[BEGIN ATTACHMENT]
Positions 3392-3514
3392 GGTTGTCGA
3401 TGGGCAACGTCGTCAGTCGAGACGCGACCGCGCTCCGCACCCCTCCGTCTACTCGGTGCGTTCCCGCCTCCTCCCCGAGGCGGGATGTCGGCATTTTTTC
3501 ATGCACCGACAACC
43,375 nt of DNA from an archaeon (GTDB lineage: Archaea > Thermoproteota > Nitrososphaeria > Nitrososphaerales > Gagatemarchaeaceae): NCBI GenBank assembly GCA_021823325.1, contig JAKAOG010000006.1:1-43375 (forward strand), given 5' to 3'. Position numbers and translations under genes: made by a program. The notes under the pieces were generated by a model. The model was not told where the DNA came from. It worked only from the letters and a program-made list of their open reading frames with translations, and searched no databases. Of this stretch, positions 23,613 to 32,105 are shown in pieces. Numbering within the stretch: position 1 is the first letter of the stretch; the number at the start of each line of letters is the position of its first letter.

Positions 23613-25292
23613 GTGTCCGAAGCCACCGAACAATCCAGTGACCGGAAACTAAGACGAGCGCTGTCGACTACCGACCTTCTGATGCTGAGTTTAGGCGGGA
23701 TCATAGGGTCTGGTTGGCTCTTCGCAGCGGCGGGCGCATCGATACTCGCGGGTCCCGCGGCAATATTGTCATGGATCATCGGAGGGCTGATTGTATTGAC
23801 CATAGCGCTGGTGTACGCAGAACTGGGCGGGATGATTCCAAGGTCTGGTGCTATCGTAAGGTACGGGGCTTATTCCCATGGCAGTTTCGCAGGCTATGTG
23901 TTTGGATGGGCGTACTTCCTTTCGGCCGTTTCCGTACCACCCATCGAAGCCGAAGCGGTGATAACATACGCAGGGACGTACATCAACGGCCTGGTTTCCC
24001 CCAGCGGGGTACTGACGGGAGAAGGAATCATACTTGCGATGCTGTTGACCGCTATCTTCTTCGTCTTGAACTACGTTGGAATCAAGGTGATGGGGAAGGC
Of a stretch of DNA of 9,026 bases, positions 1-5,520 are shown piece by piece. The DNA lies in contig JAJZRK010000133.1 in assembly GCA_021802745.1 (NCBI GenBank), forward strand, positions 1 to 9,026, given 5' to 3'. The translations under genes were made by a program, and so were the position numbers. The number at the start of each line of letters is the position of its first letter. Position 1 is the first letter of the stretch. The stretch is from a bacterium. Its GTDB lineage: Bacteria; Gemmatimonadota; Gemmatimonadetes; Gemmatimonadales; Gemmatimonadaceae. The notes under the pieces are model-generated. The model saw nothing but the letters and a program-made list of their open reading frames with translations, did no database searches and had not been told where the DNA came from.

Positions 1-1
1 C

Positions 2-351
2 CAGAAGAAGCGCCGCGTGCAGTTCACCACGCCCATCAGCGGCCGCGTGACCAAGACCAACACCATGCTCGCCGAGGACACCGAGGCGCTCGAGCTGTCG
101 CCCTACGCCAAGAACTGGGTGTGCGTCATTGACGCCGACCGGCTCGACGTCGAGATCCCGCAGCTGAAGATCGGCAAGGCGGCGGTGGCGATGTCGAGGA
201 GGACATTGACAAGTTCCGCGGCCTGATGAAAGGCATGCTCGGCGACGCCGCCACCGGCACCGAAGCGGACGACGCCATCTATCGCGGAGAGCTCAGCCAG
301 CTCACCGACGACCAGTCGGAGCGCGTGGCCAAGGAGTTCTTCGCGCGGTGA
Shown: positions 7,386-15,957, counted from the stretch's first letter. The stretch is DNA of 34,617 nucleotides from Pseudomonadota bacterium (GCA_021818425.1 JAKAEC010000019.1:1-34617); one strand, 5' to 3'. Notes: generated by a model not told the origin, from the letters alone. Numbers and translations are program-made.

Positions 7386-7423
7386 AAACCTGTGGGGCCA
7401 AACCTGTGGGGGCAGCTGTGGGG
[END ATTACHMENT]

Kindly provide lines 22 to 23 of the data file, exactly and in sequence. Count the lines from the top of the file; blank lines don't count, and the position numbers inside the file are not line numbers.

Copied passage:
7386 AAACCTGTGGGGCCA
7401 AACCTGTGGGGGCAGCTGTGGGG